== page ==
Rocket science for middle schoolersDate: 7/11/2013
A group of talented middle school students have spent their summer designing rockets and building bridges thanks to a unique partnership between Alvernia University and Carpenter Technology Corporation.
It’s been a summer to remember for a special group of Reading, Pa., middle school students who have spent part of their summer becoming rocket engineers and bridge builders.
The budding scientists benefited from a unique partnership between a global corporation and a community-oriented university committed to making an impact on young people’s lives. Carpenter Technology Corporation teamed up with Alvernia University’s Holleran Center for Community Engagement and the Alvernia science faculty this summer to offer 150 Reading, Pa., middle school students a free, week-long immersion into the world of science.
Hosted by Alvernia University, the “Project Exploration” science institute engaged students in hands-on, real world learning activities related to chemistry, physics, engineering and ecology. In addition to projects and advanced coursework, the students participated in field trips to the Environmental Exploration Center at Angelica Park, and the Franklin Institute to complement their studies.
Timothy R. Armstrong, vice president for research and product commercialization at Carpenter Technology encouraged students to consider science as a vocation, and to understand the value of innovative thinking during a morning pep talk, before heading to the O’Pake Science Center for group sessions in Alvernia’s advanced science laboratories. Carpenter Technology is committed to technical leadership and the advancement of research and development.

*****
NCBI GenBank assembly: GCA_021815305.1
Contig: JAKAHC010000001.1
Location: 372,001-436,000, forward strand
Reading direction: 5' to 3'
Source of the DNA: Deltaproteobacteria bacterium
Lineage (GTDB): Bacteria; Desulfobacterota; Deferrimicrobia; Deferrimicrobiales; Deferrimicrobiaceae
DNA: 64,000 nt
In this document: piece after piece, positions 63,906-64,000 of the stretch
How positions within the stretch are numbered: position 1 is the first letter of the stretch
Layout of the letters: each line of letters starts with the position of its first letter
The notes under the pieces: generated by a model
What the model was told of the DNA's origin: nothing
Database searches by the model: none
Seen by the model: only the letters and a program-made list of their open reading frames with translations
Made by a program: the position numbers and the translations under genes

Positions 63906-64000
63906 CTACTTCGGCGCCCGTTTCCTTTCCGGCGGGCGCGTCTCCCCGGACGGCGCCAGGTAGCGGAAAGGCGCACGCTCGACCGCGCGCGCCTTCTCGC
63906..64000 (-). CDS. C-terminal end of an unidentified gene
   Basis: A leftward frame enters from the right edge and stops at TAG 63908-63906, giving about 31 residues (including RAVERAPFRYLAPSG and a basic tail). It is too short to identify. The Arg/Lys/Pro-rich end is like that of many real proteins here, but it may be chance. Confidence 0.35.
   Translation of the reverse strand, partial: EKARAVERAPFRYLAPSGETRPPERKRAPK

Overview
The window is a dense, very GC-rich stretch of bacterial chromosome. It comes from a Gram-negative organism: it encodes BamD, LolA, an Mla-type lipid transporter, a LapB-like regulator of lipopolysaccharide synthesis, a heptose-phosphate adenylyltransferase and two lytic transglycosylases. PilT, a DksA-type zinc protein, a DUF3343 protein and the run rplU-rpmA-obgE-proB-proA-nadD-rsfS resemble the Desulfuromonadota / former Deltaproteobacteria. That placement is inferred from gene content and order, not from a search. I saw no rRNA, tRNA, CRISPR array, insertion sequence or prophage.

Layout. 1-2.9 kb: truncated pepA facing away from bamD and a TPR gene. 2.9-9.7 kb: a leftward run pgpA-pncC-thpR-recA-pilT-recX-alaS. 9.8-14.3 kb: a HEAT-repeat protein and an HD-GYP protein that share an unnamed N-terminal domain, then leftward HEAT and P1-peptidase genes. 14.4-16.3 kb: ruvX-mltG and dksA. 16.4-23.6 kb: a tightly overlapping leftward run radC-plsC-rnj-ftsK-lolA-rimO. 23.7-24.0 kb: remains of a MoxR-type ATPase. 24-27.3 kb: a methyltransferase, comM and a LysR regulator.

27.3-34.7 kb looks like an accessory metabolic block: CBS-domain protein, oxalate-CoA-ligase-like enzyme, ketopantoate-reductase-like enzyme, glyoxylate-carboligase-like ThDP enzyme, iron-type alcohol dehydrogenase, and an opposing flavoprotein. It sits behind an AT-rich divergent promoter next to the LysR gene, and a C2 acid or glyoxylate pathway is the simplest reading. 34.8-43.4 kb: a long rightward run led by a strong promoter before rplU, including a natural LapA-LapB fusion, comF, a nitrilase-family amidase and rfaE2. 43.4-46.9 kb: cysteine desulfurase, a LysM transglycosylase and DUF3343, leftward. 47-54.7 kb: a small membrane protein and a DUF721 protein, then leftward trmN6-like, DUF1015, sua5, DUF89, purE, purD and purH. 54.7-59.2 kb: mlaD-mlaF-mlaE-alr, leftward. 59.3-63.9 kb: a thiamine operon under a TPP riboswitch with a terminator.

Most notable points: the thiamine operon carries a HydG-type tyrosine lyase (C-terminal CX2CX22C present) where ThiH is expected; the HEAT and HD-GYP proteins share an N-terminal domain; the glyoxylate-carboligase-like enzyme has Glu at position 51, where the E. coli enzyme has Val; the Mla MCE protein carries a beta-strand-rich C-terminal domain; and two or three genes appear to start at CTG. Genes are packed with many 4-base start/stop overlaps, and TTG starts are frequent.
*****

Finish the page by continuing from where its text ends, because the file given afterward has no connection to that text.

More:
“The value of educational enrichment opportunities such as these, especially in the sciences, is immense,” said Jay Worrall, director of Alvernia’s Holleran Center. “Carpenter Technology Corporation really demonstrates its commitment to the young people in this community by so generously offering this camp. They are a tremendous community partner.”
Many of the Project Exploration campers came to Alvernia to refine their scientific knowledge in preparation for higher education at the college level and careers beyond.
“The kids are really smart, and they all have different experiences,” said freshman nursing major Megan Wensel — one of a dozen Alvernia students volunteering for the camp. “They all have a science background and have an interest in pursuing a science career.”
The students, who will be going into grades seven to nine in the fall, built bridges, towers, and rockets — and tested their projects against the work of other campers.
“The kids all bring a different perspective to every project, and all of their ideas help contribute to their overall success here,” said Wensel.